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odinthor

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About odinthor

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  • Connection to/interest in ballet** (Please describe. Examples: fan, teacher, dancer, writer, avid balletgoer)
    Avid balletgoer
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    Los Angeles
  • State (US only)**, Country (Outside US only)**
    California

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  1. Why So LIttle Massine?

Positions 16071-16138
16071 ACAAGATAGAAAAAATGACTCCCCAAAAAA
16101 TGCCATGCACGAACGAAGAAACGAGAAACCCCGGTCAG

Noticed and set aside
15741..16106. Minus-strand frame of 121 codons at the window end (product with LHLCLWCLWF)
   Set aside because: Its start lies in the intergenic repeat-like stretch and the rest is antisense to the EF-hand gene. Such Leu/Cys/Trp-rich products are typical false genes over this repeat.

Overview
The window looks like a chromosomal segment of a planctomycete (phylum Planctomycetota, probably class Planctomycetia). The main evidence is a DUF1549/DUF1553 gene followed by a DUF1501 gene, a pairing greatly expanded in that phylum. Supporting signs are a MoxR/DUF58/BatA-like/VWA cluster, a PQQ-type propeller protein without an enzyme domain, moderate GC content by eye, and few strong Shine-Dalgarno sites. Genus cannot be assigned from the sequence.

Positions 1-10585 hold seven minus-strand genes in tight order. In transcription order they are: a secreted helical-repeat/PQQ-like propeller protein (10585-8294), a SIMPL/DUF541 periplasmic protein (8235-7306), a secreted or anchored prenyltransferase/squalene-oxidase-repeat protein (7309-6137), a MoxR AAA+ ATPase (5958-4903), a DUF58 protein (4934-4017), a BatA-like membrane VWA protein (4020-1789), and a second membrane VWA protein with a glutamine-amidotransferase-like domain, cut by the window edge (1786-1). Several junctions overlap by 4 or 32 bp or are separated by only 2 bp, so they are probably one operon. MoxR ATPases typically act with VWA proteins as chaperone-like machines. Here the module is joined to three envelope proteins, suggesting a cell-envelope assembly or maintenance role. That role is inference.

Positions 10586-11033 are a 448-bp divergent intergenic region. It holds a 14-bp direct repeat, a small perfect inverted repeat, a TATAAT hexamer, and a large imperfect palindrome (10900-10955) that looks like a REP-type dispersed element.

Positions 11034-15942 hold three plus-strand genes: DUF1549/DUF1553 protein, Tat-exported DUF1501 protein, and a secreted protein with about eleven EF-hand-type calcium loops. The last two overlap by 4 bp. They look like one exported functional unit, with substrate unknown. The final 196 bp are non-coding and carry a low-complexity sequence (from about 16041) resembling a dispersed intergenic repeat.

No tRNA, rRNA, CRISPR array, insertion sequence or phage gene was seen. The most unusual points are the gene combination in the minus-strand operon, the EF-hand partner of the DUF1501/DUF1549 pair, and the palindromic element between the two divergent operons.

Asking forgiveness for presenting a wall of text--I'll restrain myself after this--but I've run across a page which I feel puts across the essence of what Massine was doing with music vis-à-vis dance. (From Massine a Biography, by Vicente Garcia-Marquez, p. 122; the text relates to 1919, London.) "[...] In the evening the company presented its first performance, Les Femmes de bonne humeur, with a new, more realistic décor by Bakst. To Diaghilev's immense relief and deep satisfaction, Les Femmes and its dancers were a sensation. The ballet's cinematic movements and simultaneous action were a revelation to British balletomanes. Wrote The Observer: 'The merry adventures are unfolded with a rapidity of action that only perfect precision can sustain, and it is this precision with which every gesture is linked to its accompanying musical phrase that is the secret of this remarkable feat of stage production . . . The result is not only a brilliant work of art, but the most exhilarating entertainment. Wordless wit is not easy of accomplishment, but Massine's choreography has attained to it.' Still, the work's distinctive style and rhythm took the general public by surprise, and even ballet aficionados found it a bit puzzling. The dance historian Cyril Beaumont described his own first impression: 'I was not sure whether I liked the ballet or not. The unusual speed of the performance was a little bewildering, and I could not get accustomed to the jerky, puppetlike quality of Massine's choreography, so different from the rounded and flowing movements of Fokine's compositions.' Only after repeated viewing did he determine that Massine's 'dances did far more than accompany the music and accord with its rhythmical structure; they really translated the spirit of the music in terms of choreography.'" This is just what I get from Massine: Not dancing accompanying music, but dancing which is a representation of the music and its spirit, an incarnation of the music in dance terms, a presentation in which the music and the dance have become one.